What is this? A mimosa tree? Its slender branches are curved in an arc out over the ditch. Its fingerling leaves are dangling over my head. Its barkless trunk is all but hidden among the grapevines and pine trees and scrub oaks. I have walked by this very spot hundreds of times, driven by it thousands of times. How could I have never noticed a mimosa tree?
Memory overcomes curiosity and I can suddenly see the mimosa tree growing in the backyard of the duplex apartment where we lived when I was a little girl. Its branches dip so far down that even my 4-year-old arms can reach those tiny little leaves. I love that they fold in on themselves when I touch them, coquettishly resisting my attention and, moments later, reopening invitingly as though to say, “No, really, I was only teasing.”
In the shed there is a pink frying pan on the pink stove I got for Christmas. I break a branch off the mimosa tree, strip the leaves from the stem, wet them in a puddle by the back steps and then dredge them in sand. I put them in the pink frying pan on the pink stove. I am playing house. I am having a fish fry. I would like to cut some of the flowers, put them in a Coca-Cola bottle as a centerpiece for my table, but I know better. The frothy filaments of mimosa blossoms wilt faster than morning glories.
But they are so beautiful, the color of deep pink associated with Florida and Silver Springs and swimsuits with halter tops and sweetheart necklines, things I have never actually seen, things I can know only from postcards and the labels on the big bags of oranges that the cousins from Florida bring with them when they come to visit. Once, Mama made a dance recital costume for a little girl that was just that color. It was made of satin, smooth and shiny like an evening gown, something else I had never seen. She sewed on every single sequin by hand, attached the ruffle of net onto the little derrière with stitches so tiny and tight no one could see them, and when it was finished she let me try it on and have my picture taken underneath the mimosa tree holding an umbrella made of stiff tissue paper and balsa wood.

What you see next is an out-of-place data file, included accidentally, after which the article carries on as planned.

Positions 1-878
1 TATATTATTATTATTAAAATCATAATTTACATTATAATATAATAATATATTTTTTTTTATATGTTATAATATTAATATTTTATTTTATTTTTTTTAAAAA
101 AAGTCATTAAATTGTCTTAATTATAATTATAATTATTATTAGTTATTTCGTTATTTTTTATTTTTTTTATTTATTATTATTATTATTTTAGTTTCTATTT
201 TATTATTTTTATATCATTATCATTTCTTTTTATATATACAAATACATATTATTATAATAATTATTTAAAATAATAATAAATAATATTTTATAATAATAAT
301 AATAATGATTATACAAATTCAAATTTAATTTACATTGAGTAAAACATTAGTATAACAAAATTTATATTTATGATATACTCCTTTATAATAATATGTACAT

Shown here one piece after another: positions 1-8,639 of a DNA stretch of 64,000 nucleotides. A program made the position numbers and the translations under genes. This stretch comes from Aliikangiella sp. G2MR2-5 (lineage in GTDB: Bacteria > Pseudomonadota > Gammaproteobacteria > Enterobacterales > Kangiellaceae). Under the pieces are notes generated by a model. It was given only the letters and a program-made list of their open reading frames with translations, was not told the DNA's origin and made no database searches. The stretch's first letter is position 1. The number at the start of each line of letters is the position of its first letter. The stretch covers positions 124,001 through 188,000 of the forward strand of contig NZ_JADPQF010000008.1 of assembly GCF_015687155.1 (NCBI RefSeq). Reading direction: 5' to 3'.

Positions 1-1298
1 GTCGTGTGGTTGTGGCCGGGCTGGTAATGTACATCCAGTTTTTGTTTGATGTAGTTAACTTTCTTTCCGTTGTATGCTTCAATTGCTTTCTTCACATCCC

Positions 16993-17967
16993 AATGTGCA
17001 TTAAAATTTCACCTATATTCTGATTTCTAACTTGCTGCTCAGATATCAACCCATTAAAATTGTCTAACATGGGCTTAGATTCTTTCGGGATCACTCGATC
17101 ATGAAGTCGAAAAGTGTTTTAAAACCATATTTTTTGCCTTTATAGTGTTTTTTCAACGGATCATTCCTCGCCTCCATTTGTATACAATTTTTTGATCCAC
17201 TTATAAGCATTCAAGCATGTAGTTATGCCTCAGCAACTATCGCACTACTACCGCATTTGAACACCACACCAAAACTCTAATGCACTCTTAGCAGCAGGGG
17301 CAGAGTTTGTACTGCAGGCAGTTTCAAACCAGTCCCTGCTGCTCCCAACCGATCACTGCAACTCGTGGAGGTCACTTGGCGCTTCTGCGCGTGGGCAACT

Who knew the word glamorous at the age of 4, but that’s what I was. I knew it. I tilted my head and cocked my shoulder and smiled shyly at the Brownie camera, completely unaware that mine was not and never would be a dancer’s body, oblivious to the fact that the satin stretched and puckered across my round belly, incapable of comprehending that the world was anything beyond that single moment. Itchy grass. Sunshine. Mimosa tree. Mama. I realize I have stopped. I am standing in the middle of a dusty dirt road staring at a mimosa tree that is somehow the same mimosa tree that is growing in the backyard of my childhood. I am 57 and I am 4. I am wearing shorts and I am wearing a ballerina’s costume that are — Are you kidding me? — exactly the same color. I am here and I am there. It is now and it is then.
Is it possible?
Madeleine L’Engle, she who taught me of time travel and tesseracts, once remarked, “Nothing important is completely explicable.” This simultaneity, it is important. It is inexplicable. It is always and everywhere.
I will walk four miles before I return home. I will pass the mimosa tree on my way back. And in the evening breeze its leaves will quiver and send a wrinkle through time.